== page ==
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The power of a company narrative

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Creating an authentic, compelling narrative that inspires your audience to take action, and let them know who you are, is tricky. But get it right and this might just be the most powerful tool that stands between you and the rest of the crowd.

One of the biggest challenges companies face is their narrative. If you look closely, not everyone has one — they just think they do. The issue is that it’s a time-consuming task that can only really truly come from the leadership team, who will put it on the back burner because they’re too busy. They don’t have time to work through their mission and vision, their employee branding strategy, why they exist in the first place. Half the time this will get passed over to a roundtable of creatives who aren’t best-placed to make these decisions.

The bottom line is that most people out there just don’t truly get what a narrative is. The first mistake companies make is thinking of a narrative as a story. Marketing departments will even tell you it’s the company’s story, and yet a story has an ending. A narrative should be open-ended because let’s face it your business should be ever-evolving and moving with the times. There will always be challenges to face, ongoing processes, new developments, the goal posts will always change.

The second mistake companies make is who the narrative is aimed at — spoiler alert it’s about (or should be about) the audience. Think of a narrative as an opportunity to identify how your business can speak to and inspire others, but first you need to understand your audience.

Very few get it right, but if we look at an example, Apple is best-in-class. They packaged their narrative up into their slogan ‘Think Different'. But let’s break this down. It’s not just simply taking it at word value, or calling it a strapline which is basically no more than a fluffed-up marketing campaign — we’re looking at you, Nike. Think back to the early days when you were running with your trusty CD Walkman, and it would skip a track when you moved too fast. Think about when you discovered your new iPod could hold “a thousand songs in your pocket”, and the Nano you could strap to your arm didn’t skip tracks when you ran to the beat. Recall Steve Jobs’ enthusiasm at how this tiny little device was different. It was catapulting not a generation, but the world, into a new digital handheld age – hands-up who’d be lost without their iPhone – and how this different device was echoing that original consumer frustration. Thinking different was giving people an answer. Solving a problem. Inspiring. THAT was their narrative and still is to this day.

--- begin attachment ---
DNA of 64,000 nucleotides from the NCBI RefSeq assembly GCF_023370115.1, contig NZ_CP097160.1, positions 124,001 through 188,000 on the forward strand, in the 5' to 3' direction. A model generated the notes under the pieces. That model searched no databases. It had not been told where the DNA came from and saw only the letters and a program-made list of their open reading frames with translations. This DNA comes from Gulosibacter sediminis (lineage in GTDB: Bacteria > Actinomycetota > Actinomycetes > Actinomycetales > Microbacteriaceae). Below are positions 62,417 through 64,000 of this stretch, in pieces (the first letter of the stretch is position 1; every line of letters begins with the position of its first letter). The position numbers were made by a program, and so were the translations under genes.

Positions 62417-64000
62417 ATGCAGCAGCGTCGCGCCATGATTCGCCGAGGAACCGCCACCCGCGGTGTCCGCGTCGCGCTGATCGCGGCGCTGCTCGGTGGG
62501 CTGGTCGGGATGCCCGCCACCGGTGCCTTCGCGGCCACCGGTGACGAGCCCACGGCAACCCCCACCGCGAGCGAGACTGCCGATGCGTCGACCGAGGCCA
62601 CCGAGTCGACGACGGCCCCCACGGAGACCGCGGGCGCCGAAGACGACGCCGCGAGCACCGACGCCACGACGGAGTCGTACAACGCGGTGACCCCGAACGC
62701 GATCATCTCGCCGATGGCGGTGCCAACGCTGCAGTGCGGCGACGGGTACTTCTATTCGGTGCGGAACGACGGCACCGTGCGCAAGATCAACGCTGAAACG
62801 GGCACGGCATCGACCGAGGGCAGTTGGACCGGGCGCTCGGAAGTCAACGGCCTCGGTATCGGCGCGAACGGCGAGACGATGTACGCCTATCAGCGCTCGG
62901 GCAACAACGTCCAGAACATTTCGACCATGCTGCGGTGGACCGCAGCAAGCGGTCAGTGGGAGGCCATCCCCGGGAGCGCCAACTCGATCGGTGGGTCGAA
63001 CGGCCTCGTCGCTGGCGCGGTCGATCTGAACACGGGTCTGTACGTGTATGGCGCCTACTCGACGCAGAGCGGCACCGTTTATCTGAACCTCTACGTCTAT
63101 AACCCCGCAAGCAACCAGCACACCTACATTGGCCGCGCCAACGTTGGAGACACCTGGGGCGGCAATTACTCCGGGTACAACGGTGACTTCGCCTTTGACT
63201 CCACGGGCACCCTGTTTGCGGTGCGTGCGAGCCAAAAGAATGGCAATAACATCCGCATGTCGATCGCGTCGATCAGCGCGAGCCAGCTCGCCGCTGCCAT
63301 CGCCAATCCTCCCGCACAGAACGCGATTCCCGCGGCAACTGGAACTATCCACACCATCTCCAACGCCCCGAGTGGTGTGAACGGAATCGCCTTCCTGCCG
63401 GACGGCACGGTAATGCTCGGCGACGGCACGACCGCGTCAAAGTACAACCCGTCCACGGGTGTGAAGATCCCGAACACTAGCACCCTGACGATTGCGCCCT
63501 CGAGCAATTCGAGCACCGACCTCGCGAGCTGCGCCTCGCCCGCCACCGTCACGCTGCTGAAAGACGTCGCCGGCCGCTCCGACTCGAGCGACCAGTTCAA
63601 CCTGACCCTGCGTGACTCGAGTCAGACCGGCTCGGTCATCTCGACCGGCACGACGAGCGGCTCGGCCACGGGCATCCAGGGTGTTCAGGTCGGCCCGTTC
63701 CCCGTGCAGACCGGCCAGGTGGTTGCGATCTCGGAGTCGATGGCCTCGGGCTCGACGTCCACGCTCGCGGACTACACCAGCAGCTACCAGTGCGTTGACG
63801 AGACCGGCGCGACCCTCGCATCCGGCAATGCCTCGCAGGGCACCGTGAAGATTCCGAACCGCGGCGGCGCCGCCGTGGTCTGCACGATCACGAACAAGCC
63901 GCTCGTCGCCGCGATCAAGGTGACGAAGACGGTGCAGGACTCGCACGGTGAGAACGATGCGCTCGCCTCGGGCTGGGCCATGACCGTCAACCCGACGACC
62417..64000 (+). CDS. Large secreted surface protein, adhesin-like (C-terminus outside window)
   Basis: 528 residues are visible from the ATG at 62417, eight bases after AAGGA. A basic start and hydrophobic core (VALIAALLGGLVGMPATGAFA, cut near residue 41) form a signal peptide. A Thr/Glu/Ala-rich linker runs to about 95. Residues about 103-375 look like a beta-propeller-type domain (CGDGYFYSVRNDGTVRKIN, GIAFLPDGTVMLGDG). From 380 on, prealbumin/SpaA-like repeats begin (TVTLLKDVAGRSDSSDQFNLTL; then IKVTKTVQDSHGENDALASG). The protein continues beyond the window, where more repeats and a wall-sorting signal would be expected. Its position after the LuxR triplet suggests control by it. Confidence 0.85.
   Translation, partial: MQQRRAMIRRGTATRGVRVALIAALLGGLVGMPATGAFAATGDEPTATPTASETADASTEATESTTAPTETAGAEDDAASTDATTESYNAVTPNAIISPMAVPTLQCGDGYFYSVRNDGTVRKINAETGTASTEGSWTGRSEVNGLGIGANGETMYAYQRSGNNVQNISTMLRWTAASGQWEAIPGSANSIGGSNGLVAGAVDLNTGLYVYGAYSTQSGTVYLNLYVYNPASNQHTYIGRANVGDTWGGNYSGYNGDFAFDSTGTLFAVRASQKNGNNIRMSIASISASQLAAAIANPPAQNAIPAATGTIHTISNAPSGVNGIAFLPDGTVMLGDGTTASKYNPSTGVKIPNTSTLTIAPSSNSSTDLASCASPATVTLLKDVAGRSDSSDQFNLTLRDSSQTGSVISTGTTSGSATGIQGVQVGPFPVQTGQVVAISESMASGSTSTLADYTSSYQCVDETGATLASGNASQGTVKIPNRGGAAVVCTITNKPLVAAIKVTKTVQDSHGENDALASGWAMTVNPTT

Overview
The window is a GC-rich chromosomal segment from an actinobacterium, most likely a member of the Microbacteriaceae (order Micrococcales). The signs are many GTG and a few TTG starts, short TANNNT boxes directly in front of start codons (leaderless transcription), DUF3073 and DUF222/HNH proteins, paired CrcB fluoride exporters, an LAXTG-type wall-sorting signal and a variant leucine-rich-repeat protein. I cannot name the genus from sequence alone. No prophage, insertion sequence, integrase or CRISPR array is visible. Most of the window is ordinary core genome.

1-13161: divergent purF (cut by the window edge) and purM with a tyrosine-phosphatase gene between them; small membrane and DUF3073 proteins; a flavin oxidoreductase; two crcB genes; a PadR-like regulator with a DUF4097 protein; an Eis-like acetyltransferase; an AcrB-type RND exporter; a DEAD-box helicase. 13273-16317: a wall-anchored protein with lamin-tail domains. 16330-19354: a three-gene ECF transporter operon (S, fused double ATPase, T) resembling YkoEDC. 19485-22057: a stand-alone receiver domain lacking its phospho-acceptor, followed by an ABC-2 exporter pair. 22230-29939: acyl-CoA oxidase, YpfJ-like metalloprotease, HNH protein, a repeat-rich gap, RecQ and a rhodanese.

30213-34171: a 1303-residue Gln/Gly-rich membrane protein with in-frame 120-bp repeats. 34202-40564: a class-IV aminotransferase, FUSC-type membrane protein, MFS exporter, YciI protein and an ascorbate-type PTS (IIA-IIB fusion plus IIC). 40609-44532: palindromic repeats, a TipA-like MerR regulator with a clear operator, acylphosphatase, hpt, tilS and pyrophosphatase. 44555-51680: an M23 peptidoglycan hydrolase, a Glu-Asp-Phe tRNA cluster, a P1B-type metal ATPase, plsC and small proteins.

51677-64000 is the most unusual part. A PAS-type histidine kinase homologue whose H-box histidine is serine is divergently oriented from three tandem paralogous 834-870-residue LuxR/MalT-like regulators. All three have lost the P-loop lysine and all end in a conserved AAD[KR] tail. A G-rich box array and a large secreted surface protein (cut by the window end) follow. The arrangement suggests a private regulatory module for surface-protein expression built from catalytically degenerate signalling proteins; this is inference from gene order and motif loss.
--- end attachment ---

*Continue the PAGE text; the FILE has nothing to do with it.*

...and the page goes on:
Then you look at businesses, and entire industries, who haven’t quite cracked it. I believe that no recruitment agency out there has a substantial or meaningful narrative. Sure, they’ll publish fancy slogans, shout about how great they are or how big their company is, and that they care about their clients. Do they really care? Would they care so much if the large fees weren’t attached? Of course not, because that’s what they’re in it for — but an honest narrative that they just care about the money and little else isn’t going to inspire clients or instill trust. If we think of a narrative as a powerful tool, that’s a powerful way of losing business.

It’s not just recruitment. Sadly there are very few companies out there who have really nailed it. And it’s not surprising — it’s hard, really hard.

But what can you do?

If you’re serious about addressing your narrative you need three things: time, understanding, humility. It’s hard going to really dig deep into the soul of your company, what your true mission and vision is, what you can offer that people truly want, what solution are you offering, and package this all up into something that the external party can understand and be inspired by. You need to articulate it and make it believable — and your employees who are projecting it need to believe it and understand it too.

If you can harness your narrative, you will have a much stronger advantage over anyone who chooses to ignore the opportunity to put in the work. Your employees and leadership team will all have a deeper understanding of the company’s core beliefs, drive and ambitions, and this will filter through to your audience who will better understand and be inspired by the service you’re providing. Why wouldn’t you take the time to get it right?

And this is just the start, I think I could write a meaty ebook on the subject. But if you simply want to chat more. Find me on LinkedIn or Twitter

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